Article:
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Tips on how to accommodate a growing family

Published 02/11/2016

Growing pains: making space for family members can be tough
Growing pains: making space for family members can be tough

1. It's important to think through all your family's needs when adapting your home. Turning a starter home into being a family home when children arrive usually means a loft conversion for another bedroom and a home office in the garden. However, the home office will deprive you of garden space while the house is top heavy, with too many bedrooms for the amount of living space downstairs.

2. Open-plan living space is what most families want due to its flexibility. The key to successful open-plan space is to divide it into different 'zones', so you have clearly defined areas for cooking, dining, sitting, studying, etc. Open-plan kitchen-diners/family rooms are often achieved by knocking two or more rooms into one and adding a ground-floor extension.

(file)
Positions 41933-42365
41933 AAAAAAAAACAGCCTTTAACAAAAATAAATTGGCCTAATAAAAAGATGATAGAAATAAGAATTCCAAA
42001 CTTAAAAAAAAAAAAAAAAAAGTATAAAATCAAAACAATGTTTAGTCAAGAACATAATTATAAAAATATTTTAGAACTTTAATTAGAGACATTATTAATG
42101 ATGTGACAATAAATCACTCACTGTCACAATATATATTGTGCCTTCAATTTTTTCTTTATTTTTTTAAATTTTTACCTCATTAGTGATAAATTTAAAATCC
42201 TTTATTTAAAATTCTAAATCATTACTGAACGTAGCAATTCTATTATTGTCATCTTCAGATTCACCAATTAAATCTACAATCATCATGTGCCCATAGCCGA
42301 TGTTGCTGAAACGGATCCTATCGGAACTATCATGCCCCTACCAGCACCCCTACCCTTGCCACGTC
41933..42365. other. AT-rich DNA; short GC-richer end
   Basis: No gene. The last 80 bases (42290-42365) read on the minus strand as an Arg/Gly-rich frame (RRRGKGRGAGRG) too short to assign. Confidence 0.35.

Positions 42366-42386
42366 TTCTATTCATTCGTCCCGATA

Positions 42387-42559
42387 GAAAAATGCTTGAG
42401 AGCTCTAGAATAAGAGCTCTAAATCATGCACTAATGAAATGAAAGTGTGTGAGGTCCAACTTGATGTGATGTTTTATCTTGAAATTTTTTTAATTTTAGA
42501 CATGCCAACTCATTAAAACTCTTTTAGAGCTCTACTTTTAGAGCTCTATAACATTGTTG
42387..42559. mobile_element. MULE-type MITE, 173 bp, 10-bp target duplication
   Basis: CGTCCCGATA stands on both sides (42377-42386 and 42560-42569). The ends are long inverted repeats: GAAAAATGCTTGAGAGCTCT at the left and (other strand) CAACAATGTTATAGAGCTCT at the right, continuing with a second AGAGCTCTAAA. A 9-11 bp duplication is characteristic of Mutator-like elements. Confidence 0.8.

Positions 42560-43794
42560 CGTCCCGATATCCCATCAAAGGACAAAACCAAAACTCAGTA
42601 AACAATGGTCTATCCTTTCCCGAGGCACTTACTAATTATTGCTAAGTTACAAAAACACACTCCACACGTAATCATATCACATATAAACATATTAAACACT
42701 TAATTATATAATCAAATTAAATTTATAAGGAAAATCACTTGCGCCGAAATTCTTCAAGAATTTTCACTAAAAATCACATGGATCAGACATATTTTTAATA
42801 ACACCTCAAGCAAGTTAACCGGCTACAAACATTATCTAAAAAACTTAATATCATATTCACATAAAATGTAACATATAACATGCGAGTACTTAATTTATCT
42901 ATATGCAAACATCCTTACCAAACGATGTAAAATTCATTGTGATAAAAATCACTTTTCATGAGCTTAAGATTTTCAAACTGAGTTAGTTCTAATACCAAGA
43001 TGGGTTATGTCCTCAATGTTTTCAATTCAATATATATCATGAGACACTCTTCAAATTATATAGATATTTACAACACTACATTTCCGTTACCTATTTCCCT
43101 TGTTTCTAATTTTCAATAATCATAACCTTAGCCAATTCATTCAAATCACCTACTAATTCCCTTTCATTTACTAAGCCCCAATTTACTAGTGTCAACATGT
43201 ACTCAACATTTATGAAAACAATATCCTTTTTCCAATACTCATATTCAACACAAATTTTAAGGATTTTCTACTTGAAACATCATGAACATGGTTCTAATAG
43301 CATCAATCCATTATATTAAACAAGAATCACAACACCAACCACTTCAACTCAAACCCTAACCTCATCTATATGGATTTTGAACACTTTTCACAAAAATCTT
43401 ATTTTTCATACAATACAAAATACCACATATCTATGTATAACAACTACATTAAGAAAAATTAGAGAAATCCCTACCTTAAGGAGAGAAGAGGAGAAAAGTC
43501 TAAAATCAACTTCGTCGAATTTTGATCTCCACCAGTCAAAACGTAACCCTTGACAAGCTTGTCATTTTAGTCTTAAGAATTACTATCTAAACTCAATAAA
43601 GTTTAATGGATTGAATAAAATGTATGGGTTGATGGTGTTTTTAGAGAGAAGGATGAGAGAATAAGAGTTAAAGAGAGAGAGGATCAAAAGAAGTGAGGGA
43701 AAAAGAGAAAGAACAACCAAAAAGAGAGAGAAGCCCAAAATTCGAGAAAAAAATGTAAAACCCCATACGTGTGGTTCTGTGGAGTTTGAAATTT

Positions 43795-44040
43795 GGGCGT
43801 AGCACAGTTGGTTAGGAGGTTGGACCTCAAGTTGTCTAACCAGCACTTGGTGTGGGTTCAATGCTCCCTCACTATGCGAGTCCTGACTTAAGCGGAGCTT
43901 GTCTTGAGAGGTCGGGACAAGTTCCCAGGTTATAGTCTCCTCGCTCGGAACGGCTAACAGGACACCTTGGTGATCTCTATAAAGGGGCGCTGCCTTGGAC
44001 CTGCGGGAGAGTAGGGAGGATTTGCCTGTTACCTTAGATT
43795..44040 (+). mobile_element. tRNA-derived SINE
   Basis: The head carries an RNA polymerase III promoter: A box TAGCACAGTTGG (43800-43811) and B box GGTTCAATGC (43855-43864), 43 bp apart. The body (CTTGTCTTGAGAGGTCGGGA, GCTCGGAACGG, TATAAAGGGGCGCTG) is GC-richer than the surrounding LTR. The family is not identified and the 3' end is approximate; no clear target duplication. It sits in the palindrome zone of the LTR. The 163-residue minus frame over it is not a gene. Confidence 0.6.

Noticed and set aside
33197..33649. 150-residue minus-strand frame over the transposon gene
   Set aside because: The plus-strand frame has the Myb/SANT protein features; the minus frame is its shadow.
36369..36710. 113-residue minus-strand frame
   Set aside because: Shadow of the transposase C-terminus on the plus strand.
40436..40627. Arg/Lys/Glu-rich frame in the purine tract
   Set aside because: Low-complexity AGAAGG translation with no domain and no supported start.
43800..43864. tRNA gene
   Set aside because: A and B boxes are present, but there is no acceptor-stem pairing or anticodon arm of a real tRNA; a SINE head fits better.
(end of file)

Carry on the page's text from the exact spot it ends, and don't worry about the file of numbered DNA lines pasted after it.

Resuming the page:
3. If you have three or more generations living under one roof, dividing up the house horizontally for sleeping is often the best solution. Having mum and dad in a loft conversion with an en suite, the kids on the first floor with the family bathroom, and the grandparents on the ground floor with a bathroom, shower room or wet room, is a great arrangement.

4. A downstairs cloakroom, comprising a toilet and basin, is a must in family homes, and sometimes even a small cloakroom can be turned into a shower room or wet room for elderly family members who struggle to get up the stairs. When the cloakroom is too tiny for a shower tray, opt for a wet room, where the whole room effectively becomes the shower tray.

5. Many homes have a separate loo and bathroom. Often in multi-generational homes the two rooms are knocked together, however, a separate loo can still be used when someone's in the bathroom. Separate loos rarely have basins, though, so fitting a small one is a really good idea.

Belfast Telegraph

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